Pent Up Demand is Expected as COVID Vaccinations Take Place

Widespread COVID vaccinations could supercharge growth in both the US economy and in commercial real estate.

“There are a lot of strategic, real estate investing options on the table right now,” John Chang, SVP and director of research services from Marcus & Millichap, said in a recent video. “About 13% of the US population has had at least their first vaccination shot. So headway is being made. And when that number reaches about 75%, hopefully we will see some substantive changes.”

Chang expects 2021 to be a significant year of transition for the economy and CRE. “So investors will need to keep their eye on the horizon,” he says.

The level of growth potential could vary depending on the sector. In office, Chang says that once vaccine distribution hits a tipping point, companies will start making space decisions and absorption will likely increase. While it won’t come back right away, he expects to see some pent-up demand unleashed.

Office vacancies rose 240 basis points last year to 15.2%, which was its highest rate since 2010. While total absorption was negative 150 million square feet last year, it was not as bad as the 220 million square feet loss in the recession of 2001.

There may even be some pent-up demand in hard-hit retail. Chang thinks many struggling markets could be due for a strong comeback once vaccines reach most of the population.

“The dust hasn’t settled yet,” Chang says. “Many retailers have shuttered, but some of that space is not yet for lease. So there will likely be upward vacancy pressure for a little while. Second, despite the headlines, not all retail is doing badly.”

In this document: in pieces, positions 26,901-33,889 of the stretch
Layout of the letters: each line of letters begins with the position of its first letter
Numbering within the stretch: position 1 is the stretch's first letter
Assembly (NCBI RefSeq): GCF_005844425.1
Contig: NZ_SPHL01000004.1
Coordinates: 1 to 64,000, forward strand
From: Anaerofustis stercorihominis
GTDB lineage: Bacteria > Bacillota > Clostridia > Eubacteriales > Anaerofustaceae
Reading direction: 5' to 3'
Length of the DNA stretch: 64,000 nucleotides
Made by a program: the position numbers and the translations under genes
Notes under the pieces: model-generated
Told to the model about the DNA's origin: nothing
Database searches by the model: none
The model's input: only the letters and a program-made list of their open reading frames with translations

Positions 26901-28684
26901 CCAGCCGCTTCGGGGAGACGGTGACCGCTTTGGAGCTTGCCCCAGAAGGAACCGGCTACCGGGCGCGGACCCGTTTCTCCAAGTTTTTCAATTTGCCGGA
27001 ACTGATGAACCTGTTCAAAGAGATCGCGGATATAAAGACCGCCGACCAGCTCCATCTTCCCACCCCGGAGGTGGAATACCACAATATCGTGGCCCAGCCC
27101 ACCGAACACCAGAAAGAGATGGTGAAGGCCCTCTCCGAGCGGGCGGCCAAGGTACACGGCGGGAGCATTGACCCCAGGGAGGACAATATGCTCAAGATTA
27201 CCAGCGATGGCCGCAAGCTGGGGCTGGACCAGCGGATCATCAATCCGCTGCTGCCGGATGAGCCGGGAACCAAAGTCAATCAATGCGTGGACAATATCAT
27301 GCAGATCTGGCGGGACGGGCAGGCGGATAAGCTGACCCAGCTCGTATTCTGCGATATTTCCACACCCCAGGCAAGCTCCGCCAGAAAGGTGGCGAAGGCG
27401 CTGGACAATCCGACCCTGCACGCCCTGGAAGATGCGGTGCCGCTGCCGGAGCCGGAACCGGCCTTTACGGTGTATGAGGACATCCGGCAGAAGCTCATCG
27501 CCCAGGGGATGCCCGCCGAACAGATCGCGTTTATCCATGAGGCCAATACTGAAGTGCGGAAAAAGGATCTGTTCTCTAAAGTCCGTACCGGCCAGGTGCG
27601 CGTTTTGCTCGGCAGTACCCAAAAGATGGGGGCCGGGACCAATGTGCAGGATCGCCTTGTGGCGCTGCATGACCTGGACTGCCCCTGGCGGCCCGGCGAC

Grocery stores, home repair and discount stores have done well. “Vacancy challenges will be hit and miss depending on the type of retail center and the tenant mix,” Chang says.

Overall, the vacancy rate rose 70 basis points to 5.6% in 2020. Absorption was negative 26 million square feet, which was its worst performance in at least 20 years.

The bounce-back opportunities may not be as apparent in apartments and industrial, which have held up better than other sectors during the pandemic.

While the national average vacancy rate for apartments went up 20 basis points over the last year to 4.4% at the end of 2020, it has been 4.7% over the past five years. “Those were five good years,” Chang says. “But when you look up, get the pace of absorption on a trailing 12-month basis, you can see the demand has actually been strong.”

Industrial had a record-low vacancy in 2017 and 2018, with a five-year average of 5.2%. It jumped 50 basis points to 5.5% at the end of 2020. But last year’s absorption of 217 million square feet was still good, according to Chang.

“When compared to the previous growth cycles, investors are very upbeat about the industrial sector,” Chang says. “Demand is good, not great. But it will likely get a boost.”